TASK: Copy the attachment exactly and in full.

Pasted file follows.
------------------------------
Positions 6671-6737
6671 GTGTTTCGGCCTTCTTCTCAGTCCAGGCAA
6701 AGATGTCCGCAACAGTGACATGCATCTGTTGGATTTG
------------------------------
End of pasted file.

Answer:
Positions 6671-6737
6671 GTGTTTCGGCCTTCTTCTCAGTCCAGGCAA
6701 AGATGTCCGCAACAGTGACATGCATCTGTTGGATTTG